PROVIDENCE — For the last 40 years, people would flock to Murphy’s Pub starting at 9 a.m. on St. Patrick’s Day. The Irish pub’s owner, Ruth Ferrazzano, would watch them gathered on Fountain Street, wearing layers of swinging emerald-colored Mardi Gras beads, four-leaf clover pins, and shades of green that ranged from chartreuse to a shadowy seaweed.
She would check on the kitchen staff as cooks prepared nearly 2,000 pounds of corned beef, and then unlock the front doors, ready to serve scores of Guinness pints and Magners cider over ice.
St. Patrick’s Day is typically the most important day of the year for Ferrazzano, who started working at Murphy’s as a waitress in 1979 and took over as owner in 1997. But last March, a dance competition and a construction conference scheduled at the Rhode Island Convention Center, which were supposed to bring thousands of people into Providence, were canceled due to rising COVID-19 cases. The day before St. Patrick’s Day, former Governor Gina M. Raimondo shut down in-person dining for all Rhode Island restaurants.
Since then, it’s been an uphill battle for small-business owners like Ferrazzano.
“We were shut down during what was supposed to be our biggest week. It’s been a horrendous year,” said Ferrazzano, who said she depends on events at the Convention Center and nearby arts and entertainment venues for the majority of her business. “It’s amazing we’re still open. I was very close to thinking that we wouldn’t be able to make it.”
By the end of 2020, Murphy’s sales had declined by more than 50 percent compared to the previous year. Since some state-mandated restrictions on restaurants have lifted, her sales are slowly starting to improve. But still, she said she struggles to foresee a future without events at the Convention Center, which is located just yards away from her doors.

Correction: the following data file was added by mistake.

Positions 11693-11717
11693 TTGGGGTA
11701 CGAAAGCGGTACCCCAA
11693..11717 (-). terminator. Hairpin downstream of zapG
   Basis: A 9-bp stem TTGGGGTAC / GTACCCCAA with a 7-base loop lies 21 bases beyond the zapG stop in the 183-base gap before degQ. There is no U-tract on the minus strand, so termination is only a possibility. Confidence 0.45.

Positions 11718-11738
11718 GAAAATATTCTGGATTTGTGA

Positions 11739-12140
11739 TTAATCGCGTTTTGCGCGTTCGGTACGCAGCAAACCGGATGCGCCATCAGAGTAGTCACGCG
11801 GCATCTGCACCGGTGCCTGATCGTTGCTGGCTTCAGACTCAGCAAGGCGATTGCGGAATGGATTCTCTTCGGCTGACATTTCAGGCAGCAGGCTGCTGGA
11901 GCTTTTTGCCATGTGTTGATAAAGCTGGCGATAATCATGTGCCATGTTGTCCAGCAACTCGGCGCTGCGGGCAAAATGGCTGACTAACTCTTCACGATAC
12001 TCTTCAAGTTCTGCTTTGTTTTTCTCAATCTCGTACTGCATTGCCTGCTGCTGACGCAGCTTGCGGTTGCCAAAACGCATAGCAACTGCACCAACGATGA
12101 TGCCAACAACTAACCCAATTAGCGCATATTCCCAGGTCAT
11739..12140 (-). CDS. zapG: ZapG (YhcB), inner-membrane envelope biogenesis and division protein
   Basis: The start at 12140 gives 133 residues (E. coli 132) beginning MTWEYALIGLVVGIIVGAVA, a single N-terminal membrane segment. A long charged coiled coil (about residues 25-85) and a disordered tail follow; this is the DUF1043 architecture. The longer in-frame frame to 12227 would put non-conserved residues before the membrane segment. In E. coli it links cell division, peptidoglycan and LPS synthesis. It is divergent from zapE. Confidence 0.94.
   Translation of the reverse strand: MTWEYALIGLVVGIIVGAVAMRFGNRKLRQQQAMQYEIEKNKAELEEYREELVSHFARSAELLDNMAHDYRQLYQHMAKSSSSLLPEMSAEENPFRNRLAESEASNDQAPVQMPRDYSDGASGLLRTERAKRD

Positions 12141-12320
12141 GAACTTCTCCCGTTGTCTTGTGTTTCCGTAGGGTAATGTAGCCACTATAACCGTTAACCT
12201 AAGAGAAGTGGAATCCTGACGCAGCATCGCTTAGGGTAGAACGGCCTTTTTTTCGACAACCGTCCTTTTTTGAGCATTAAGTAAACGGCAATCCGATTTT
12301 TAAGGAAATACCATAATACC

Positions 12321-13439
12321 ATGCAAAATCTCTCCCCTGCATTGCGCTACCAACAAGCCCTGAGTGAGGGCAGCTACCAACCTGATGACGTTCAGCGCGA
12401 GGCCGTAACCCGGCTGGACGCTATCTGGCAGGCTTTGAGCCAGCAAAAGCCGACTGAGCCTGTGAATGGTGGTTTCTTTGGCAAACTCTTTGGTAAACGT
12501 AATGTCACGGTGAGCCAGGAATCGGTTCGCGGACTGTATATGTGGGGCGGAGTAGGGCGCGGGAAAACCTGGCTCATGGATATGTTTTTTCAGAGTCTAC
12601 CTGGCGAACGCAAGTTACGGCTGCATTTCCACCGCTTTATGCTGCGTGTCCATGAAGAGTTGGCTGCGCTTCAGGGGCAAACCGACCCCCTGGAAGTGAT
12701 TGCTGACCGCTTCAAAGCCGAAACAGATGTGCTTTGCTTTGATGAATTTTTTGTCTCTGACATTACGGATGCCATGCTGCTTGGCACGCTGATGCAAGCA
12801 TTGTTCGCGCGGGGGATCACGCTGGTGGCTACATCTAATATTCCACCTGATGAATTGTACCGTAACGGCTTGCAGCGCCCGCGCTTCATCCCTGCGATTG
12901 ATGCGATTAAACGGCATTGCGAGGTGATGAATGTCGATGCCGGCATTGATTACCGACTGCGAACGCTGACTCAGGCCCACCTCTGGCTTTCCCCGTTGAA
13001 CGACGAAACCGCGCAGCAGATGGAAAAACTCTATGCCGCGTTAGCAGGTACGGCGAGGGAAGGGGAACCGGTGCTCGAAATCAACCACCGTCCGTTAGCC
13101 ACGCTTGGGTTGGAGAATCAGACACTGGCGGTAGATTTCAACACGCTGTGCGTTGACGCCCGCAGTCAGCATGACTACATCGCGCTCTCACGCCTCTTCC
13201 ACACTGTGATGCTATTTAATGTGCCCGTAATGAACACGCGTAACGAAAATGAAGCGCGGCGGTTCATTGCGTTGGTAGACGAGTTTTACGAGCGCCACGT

The Convention Center, normally an economic generator for Providence businesses in the area, was transformed into a field hospital with nearly 600 beds during the pandemic. The conferences, events, tradeshows, and meetings scheduled there were cancelled, and the people who attend and run these events — who come to Providence from all over, selling out hotels, eating out in downtown restaurants, and shopping in boutiques — stayed away.
“There’s a whole universe in which the Convention Center is the beating heart,” said Kristen Adamo, chief executive of the Providence Warwick Convention & Visitors Bureau.
But it’s been a year since the Convention Center was shut down, resulting in an approximately $60 million loss in direct spend revenue for Rhode Island. Providence hotels saw more than a 70 percent year-over-year decrease in revenue with occupancy rates that ranged from 8.4 percent in April 2020 to a peak of 30.6 percent in August 2020.
Greg Nawrocki, director of sales for Hotel Providence, an 80-room boutique hotel on Mathewson Street, said business from the Convention Center represented a significant portion of their sales.
Without the Convention Center events, Nawrocki said the hotel’s typical occupancy rate has dropped from about 80 percent to between 20 percent and 40 percent.